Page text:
Absalom is King David’s son. They have had some family turmoil in the past, to say the least, but now, Absalom is back in Jerusalem, living under the rule of his father. In verses 1-2, however, Absalom is setting up what will be one of the bloodiest and most detrimental rebellions in the history of God’s people. Absalom is planning on ousting his father and taking the kingdom for himself. How does he start? He targets the belief of the people! His statement in verse 3 mirrors that of the serpent’s in Genesis 3. Absalom tells the people as they approach the gate to come to the king for judgment in disputes, “See, your claims are good and right, but there is no man designated by the king to hear you.” Absalom is using the same tactics the serpent used in the garden! First, he doesn’t come out and say, “I’m planning a rebellion against David, anybody want to join?” That would absolutely shock the people! But by framing his lie in a way that acknowledges the legitimacy of David’s thrown, (“…designated by the king”), he gets the peoples’ ear. Inherent in this statement of verse 3, though, is a lie. He is effectively telling the people that David, in and of himself, is not sufficient for them. He isn’t enough. His judgment and reign aren’t powerful enough to give the people what they really need. So he is helping along the people to unbelief in the rule of David. But he is also establishing the people’s belief in a lie. He says in verse 4, “Oh that I were judge in the land! Then every man with a dispute or cause might come to me, and I would give him justice.” The lie has two faces, and it targets the insecurity of the people. On one hand, it tells the people that David isn’t enough. On the other hand, it boldly proclaims that Absalom is, in fact, enough. The result of the lie told by Absalom is that he “stole the hearts of the men of Israel,” (v. 6). The fact here is that these are God’s people! They are not estranged from the covenant! The fundamental problem in 2 Samuel 15 is not that the people eventually rebelled physically against David, but that they believed a lie, that their king wasn’t enough for them! Their unbelief in their king, and their belief in Absalom led to their rebellion.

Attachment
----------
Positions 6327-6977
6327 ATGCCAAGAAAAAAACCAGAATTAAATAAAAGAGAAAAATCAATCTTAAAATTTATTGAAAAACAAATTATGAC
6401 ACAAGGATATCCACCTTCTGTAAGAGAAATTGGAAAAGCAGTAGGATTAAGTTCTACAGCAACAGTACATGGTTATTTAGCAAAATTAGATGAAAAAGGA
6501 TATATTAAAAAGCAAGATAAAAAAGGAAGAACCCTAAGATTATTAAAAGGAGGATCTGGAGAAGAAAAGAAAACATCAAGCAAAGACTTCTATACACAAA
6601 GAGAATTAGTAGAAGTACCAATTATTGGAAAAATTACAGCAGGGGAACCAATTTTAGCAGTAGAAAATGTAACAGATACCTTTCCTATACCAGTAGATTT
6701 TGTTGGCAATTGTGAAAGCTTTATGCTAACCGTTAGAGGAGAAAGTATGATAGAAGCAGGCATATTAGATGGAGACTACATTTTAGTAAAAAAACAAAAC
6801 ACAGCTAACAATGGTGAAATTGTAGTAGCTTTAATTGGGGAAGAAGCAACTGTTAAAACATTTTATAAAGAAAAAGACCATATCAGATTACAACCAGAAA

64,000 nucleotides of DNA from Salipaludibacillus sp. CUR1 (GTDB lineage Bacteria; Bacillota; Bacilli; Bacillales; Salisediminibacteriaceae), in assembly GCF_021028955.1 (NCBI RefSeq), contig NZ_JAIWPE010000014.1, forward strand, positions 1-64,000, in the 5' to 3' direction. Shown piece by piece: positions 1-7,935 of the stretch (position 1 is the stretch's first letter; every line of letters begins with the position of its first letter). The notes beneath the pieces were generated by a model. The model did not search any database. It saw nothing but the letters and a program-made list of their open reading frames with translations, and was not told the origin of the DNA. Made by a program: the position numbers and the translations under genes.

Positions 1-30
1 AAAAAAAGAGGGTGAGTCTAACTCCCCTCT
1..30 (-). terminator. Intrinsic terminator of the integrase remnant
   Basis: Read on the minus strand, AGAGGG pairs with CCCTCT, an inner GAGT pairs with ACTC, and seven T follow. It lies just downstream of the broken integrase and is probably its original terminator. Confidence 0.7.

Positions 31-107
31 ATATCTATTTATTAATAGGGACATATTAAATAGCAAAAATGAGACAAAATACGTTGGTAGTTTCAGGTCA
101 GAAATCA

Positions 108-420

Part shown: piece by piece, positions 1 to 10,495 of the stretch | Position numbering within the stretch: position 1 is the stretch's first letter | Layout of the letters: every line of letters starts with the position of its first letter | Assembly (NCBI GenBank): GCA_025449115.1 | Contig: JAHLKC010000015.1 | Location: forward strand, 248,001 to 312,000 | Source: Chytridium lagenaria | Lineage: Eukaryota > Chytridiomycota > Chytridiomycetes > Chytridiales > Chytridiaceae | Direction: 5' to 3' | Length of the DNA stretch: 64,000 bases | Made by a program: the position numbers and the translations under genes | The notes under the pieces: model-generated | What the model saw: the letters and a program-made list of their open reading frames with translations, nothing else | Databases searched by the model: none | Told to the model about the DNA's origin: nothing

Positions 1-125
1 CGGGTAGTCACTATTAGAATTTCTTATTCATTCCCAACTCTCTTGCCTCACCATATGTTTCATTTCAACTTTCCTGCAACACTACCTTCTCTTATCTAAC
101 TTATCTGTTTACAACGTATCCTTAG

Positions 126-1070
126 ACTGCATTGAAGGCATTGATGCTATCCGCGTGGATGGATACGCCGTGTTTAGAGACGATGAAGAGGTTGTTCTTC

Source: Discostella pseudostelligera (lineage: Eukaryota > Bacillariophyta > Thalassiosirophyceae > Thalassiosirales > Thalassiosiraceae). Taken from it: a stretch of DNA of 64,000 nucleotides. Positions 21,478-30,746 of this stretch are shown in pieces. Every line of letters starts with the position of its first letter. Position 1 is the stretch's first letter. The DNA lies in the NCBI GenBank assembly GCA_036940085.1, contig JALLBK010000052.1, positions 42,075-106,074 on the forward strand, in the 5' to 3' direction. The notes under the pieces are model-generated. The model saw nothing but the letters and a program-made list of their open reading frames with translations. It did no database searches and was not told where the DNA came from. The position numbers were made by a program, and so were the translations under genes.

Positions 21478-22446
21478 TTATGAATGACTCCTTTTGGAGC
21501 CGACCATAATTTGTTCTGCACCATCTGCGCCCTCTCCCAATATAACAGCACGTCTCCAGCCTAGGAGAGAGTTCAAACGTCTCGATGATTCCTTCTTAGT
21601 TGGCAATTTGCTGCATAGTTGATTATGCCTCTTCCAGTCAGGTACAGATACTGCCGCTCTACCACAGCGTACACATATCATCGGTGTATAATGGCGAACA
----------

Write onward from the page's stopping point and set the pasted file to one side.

The truth still stands. The fundamental problem with humanity is our faith and belief. Satan knows this, and our sin is privy to his counsel. They conspire with these words, “If you can affect the belief and faith of someone, you can control their actions.” The reason why we don’t outwardly obey and conform to God’s commands is because we have an inner faith problem. The goal of our salvation, including our sanctification, then, becomes about God remedying our false notions of life and joy and reorienting our faith around Him. Human beings are quick to jump to works, though, thinking that in our actions lie the main problems or deficiencies. We should, however, realize that the problem lies fundamentally with what we believe, not in our actions. Right belief produces right action. Faith produces works. Belief is the catalyst for action. Behind every outward sin is unbelief towards God, and belief towards a particular sin. Our task as Christians is fundamentally about identifying the lies believe, the lies our sin tells us about itself and the lies it says about our God and remedying them with faith in Christ and His promises. Our sin says, “just put your hope in your body image, in what others think of you, in pornography, in having the latest gadgets, in your job success, in how much money you have. These things can satisfy! God can’t do what these can!” But we must respond, “Jesus can give, does give, and will give me all that need. He is ‘the bread of life,’ (John 6:35).” Let us marinate in the promises of God today. As Christians we are secure in Christ because we have been bought by Him (1 Corinthians 6:20), we are forgiven, adopted, made right with God, given everlasting life, and are finally freed from the dominion and reign of sin (Galatians 5:1). Suddenly, the cry of the man in Mark 9:24, “I believe! Help my unbelief!” becomes our own in the desperate plea of our sanctification. May that be our prayer daily.